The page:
The prime minister has remained defiant in the face of potential strike action from nurses angry with their pay-deal proposal.
Earlier this week nurses attending the Royal College of Nursing's (RCN) annual congress voted overwhelmingly in favour of investigating whether strike action may be appropriate.
In March the chancellor Gordon Brown announced that nurses will receive a staged 2.5 per cent pay rise. But with the consumer price measure of inflation (CPI) at 2.7 per cent and the retail price measure of inflation (RPI) at four per cent, unions have said the deal is, in real terms, a pay cut.
At prime minister's questions this afternoon, Liberal Democrat leader Sir Menzies Campbell said that the row over nurses' pay has made this a "bleak and sombre day".
Remaining firm on staging pay, Mr Blair said it was necessary for the wider economy.
"I entirely understand why staging awards is never popular but it is in this instance necessary," he said.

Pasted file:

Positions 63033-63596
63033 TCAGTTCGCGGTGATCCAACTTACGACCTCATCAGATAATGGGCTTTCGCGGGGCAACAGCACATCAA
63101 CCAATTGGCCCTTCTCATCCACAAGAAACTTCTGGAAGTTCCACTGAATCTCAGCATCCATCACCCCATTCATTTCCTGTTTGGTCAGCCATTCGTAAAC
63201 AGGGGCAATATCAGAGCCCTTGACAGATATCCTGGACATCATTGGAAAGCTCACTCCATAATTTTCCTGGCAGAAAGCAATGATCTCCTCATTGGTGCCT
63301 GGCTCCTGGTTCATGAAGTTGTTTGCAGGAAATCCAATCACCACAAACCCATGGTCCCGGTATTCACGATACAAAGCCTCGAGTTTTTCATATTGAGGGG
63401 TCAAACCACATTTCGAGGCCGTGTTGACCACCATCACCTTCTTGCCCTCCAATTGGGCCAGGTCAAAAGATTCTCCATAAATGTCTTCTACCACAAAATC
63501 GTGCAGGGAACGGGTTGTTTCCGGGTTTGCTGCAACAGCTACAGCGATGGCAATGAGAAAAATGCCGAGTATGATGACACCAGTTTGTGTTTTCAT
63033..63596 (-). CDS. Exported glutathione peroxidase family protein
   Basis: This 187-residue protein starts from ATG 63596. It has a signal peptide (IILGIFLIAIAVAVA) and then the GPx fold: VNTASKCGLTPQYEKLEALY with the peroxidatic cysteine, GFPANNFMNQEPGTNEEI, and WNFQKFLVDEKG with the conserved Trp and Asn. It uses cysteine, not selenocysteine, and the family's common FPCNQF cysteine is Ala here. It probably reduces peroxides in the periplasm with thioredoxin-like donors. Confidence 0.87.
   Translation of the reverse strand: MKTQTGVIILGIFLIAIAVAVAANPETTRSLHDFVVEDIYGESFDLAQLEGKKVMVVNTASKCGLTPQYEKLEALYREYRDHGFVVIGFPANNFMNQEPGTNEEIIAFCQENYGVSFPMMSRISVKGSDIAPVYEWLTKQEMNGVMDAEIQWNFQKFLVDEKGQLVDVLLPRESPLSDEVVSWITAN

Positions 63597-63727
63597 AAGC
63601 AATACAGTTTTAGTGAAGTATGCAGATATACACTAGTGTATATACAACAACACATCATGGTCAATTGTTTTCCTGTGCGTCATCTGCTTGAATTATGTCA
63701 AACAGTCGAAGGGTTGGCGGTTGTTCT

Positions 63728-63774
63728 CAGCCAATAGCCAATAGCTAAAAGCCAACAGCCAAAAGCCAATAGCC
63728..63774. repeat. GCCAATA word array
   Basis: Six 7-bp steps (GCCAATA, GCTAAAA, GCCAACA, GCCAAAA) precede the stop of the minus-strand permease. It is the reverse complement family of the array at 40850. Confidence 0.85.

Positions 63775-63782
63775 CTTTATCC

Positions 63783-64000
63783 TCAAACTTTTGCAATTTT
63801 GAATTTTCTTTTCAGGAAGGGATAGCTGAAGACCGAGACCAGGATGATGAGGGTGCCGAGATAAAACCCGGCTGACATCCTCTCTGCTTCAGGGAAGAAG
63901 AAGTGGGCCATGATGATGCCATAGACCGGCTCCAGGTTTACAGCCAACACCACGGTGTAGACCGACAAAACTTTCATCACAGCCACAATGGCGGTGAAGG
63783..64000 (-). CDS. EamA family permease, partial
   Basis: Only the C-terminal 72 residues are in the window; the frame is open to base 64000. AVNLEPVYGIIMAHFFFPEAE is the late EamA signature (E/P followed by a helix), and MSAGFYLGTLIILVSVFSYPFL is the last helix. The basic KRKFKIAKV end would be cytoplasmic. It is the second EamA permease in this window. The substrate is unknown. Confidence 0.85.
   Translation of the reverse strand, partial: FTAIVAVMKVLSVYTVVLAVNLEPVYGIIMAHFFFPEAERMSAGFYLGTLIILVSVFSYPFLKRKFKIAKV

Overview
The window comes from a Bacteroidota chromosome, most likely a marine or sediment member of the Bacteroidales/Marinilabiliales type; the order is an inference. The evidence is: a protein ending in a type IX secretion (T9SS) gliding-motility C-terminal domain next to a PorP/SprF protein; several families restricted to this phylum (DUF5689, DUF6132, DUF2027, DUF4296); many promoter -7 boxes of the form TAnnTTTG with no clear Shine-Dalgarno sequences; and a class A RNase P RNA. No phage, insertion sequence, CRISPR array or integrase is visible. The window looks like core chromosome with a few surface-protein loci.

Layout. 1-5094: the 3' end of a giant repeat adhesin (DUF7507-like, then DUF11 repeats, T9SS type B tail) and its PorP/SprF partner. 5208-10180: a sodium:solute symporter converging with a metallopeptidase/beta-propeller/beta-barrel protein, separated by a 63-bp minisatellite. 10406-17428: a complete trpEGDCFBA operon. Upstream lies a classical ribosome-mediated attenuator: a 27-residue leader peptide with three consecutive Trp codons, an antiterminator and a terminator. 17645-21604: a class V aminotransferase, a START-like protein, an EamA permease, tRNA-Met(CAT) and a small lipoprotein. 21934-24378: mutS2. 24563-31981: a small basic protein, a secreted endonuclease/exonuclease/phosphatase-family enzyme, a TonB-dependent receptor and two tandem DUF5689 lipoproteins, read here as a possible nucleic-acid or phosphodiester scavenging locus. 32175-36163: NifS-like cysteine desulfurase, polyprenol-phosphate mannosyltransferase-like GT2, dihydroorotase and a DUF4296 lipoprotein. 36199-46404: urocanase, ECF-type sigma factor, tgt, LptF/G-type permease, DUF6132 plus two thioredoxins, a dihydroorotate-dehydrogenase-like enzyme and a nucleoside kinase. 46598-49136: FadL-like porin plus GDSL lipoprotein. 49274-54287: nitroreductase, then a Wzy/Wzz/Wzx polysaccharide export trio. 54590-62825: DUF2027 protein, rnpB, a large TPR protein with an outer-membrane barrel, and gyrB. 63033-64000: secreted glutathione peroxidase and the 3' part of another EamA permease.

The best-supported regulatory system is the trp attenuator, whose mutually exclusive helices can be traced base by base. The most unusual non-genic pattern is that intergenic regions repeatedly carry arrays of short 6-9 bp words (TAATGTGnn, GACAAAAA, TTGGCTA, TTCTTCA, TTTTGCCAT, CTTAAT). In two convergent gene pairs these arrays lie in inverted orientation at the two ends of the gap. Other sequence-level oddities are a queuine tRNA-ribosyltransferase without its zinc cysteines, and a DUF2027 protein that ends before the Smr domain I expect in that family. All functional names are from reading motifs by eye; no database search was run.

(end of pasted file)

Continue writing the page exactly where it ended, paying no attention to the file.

"In order to make sure that we deal with the issues overall of pay in the economy it is important we stage the awards."
And when challenged that patients as well as healthcare workers have lost faith in the NHS, the prime minister maintained that "the truth is the patient is getting a better deal…because of the investment and reform we have put in".
Peter Carter, general secretary of the RCN, told congress this week that there will be an urgent push to meet with the chancellor and health secretary Patricia Hewitt to discuss the issue of pay.
"We will be telling them that this is not a game, it's serious, and they need to take note now," he said.
"We've reached our limit - this far and no further. So, from today, we are drawing a line in the sand."
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